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Colston toppler: ‘We’ve pushed things in the right direction’

Rhian Graham speaks to the Cable about how pulling down the slave trader’s statue was a ‘victory for Bristol’.

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Rhian Graham parked her van near Portland Square in St Paul’s. She took a length of climbing rope from the vehicle, stuffed it into her rucksack, and began walking into Bristol city centre. 

She was heading to a Black Lives Matter march. It was one of the many being held across the world following the murder of George Floyd by a police officer in the US two weeks earlier. 

During the protest, using her rope, she and two of her friends helped topple a statue of slave trader Edward Colston – a monument she describes as a “symbol of great harm and oppression”

Their actions that day – on 7 June, 2020 – got the three of them, and a man who helped roll the statue to the harbour where it was dumped in the water, arrested and charged with criminal damage. 

But last Wednesday, following a landmark trial 18 months after the events unfolded, the group now known as the Colston 4 were acquitted. The public gallery erupted with cheers and applause. 

Not guilty: The Colston 4 outside Bristol Crown Court

Rhian, now 30, describes the day of the toppling as one of the most “transformational” moments of her life. But more than that, she says, it was a day that helped change how Bristol remembers its past.

She speaks to the Cable about pulling down the statue, how the not guilty verdicts were a “victory for Bristol”, and the negative reaction that’s been spiralling since the so-called Colston 4 were cleared… 

White Silence is Violence

En route to the march the streets were  busy, Rhian says, and she encountered people holding placards, one of which read “White Silence Is Violence”. It’s a phrase that strikes a chord with her.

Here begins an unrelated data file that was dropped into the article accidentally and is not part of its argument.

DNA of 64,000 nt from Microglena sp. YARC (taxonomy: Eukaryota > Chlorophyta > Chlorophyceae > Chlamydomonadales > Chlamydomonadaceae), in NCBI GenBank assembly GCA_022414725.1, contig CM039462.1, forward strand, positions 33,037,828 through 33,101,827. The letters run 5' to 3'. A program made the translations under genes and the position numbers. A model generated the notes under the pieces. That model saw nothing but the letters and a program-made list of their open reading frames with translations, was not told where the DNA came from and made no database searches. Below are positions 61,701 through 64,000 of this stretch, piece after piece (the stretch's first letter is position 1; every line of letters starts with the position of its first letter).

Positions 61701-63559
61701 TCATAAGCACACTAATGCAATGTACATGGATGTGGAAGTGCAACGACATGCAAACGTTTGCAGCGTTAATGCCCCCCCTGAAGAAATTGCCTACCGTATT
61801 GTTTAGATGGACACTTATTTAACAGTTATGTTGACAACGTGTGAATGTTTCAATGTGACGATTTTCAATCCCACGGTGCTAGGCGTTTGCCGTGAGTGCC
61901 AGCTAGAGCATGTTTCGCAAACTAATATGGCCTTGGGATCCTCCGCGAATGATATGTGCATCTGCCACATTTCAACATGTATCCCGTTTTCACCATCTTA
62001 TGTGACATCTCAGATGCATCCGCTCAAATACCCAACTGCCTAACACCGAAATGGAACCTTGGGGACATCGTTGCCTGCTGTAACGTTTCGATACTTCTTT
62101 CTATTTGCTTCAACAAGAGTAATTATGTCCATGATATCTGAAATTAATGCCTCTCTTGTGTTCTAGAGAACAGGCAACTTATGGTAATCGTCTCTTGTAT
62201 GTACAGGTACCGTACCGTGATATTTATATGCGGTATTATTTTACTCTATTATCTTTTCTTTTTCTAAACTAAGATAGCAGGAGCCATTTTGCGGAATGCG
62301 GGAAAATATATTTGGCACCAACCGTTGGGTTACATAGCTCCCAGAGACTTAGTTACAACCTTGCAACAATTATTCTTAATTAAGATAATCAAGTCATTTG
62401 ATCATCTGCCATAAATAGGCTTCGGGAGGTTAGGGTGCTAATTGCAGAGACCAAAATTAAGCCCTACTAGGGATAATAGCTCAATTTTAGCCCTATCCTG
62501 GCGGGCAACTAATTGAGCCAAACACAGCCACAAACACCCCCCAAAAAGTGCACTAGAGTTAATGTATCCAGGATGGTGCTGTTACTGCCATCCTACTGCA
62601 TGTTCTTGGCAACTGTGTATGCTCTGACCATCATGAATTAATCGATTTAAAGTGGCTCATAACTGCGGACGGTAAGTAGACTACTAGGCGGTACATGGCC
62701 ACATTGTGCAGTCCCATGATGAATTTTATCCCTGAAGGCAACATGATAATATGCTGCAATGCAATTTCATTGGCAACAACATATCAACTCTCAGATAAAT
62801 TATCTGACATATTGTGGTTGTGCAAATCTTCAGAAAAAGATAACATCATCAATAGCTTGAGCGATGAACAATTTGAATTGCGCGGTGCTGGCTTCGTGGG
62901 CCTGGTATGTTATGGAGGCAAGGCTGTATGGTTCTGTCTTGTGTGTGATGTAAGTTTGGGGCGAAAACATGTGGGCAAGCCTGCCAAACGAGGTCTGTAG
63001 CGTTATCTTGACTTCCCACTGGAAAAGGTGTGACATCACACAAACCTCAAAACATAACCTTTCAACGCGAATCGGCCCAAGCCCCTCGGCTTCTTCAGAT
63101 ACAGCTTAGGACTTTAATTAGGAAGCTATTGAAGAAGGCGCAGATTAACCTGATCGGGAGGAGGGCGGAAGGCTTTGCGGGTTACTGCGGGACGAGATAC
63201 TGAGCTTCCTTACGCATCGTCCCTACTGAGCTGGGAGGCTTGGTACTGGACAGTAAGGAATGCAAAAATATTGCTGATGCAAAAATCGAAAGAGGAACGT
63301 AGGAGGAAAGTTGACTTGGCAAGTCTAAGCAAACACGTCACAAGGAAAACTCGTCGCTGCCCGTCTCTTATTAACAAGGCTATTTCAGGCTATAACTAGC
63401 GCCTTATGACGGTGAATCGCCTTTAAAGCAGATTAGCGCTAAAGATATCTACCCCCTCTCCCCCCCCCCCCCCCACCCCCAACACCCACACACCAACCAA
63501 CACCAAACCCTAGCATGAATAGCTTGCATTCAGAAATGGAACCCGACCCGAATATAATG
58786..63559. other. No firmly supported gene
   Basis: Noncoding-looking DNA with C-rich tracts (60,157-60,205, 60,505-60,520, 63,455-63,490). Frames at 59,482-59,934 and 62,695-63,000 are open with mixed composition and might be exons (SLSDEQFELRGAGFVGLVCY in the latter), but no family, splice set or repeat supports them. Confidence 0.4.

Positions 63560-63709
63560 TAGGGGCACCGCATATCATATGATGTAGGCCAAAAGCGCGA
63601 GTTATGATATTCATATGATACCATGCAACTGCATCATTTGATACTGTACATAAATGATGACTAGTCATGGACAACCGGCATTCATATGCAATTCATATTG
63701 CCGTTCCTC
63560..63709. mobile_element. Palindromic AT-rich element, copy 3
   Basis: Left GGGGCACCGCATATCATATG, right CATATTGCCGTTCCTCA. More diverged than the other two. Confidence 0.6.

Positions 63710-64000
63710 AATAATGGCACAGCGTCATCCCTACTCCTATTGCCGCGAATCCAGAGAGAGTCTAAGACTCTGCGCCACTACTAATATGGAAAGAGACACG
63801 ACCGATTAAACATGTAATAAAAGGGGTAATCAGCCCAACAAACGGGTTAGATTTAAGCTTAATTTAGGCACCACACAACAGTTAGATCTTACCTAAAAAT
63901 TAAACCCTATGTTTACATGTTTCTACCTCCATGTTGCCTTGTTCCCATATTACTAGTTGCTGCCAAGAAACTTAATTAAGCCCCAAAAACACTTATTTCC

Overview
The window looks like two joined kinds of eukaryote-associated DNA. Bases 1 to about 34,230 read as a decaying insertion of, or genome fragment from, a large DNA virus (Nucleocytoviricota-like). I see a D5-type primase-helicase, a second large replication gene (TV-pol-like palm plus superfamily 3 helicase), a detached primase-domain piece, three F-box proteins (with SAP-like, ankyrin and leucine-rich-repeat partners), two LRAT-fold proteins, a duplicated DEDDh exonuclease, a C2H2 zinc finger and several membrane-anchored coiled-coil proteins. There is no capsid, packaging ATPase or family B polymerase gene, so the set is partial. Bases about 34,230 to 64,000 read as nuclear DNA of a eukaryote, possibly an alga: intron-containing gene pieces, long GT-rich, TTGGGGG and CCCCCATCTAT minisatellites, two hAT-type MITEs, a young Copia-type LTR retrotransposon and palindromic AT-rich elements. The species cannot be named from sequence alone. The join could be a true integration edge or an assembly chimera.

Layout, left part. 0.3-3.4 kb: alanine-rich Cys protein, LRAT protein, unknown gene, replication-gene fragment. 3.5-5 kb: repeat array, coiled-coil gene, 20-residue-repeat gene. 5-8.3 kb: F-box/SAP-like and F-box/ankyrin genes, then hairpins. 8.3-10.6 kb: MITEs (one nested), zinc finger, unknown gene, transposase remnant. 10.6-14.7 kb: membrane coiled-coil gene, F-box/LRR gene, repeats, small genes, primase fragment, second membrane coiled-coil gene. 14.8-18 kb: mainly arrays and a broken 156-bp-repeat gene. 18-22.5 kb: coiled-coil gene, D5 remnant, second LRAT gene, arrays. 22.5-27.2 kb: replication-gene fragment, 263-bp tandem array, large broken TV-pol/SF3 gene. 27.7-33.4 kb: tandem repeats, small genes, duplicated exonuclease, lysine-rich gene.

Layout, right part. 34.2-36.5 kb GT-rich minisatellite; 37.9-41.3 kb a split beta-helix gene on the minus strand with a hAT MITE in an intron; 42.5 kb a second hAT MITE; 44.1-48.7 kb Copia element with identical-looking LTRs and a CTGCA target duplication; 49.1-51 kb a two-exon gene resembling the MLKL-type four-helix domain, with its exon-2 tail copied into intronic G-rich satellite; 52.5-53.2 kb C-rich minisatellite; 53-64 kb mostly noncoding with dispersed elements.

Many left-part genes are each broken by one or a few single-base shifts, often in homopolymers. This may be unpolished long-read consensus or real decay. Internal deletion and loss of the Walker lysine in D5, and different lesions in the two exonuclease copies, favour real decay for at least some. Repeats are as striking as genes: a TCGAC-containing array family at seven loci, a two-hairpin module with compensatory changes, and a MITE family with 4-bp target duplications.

Rhian grew up in a predominantly white area, near Norwich in Norfolk. The casual racism she witnessed as a child went unchallenged, and even as an adult, living in Bristol, she felt she could have been a better ally to people of colour.

But the coronavirus lockdown – during which her work as an events manager and lighting rigger had dried up – provided her the time and space to educate herself about the impact of racism.

“It was white people who put that statue up,” Rhian says. “And it was – predominantly, I suppose – white people who pulled it down again.”

“I had probably been a bit consumed by my own life and career… but the pandemic gave me all the time to listen and learn and, I think, deeply empathise,” she tells the Cable. “There was this call to action happening in my mind.”

The march provided her with an opportunity, she says, to display her “allyship and solidarity”. It was in this spirit too, she says, that she helped pull down the monument to 17th century slaver Colston. 

Colston Must Fall 

Rhian joined the march as it moved towards the city centre, but peeled away from the main route to join a group of protesters who were beginning to gather around the statue. 

A placard that read “Colston Must Fall” had been placed at the foot of the monument. People were throwing eggs at it, Rhian says, and chanting “bring him down!”.

It was obvious, she says, that everybody present wanted the statue to come down. And they had waited long enough, she adds. “Dissent around the statue had been going on for about 100 years.”

Calls for its removal – including a 10,000 signature strong petition – had been ignored by Bristol City Council, she says. “So how long do people have to say that something’s not okay to be listened to?”

It was near the statue that Rhian met with her friends Milo Ponsford and Sage Willoughby. Together, along with Jake Skuse, who the others did not know at the time, they would become known as the Colston 4.

Rhian and Milo had spoken briefly the night before at his workshop in Horfield, where she had been renovating her van, about how great it would be to see the statue removed. The conversation, she says, didn’t go further than this.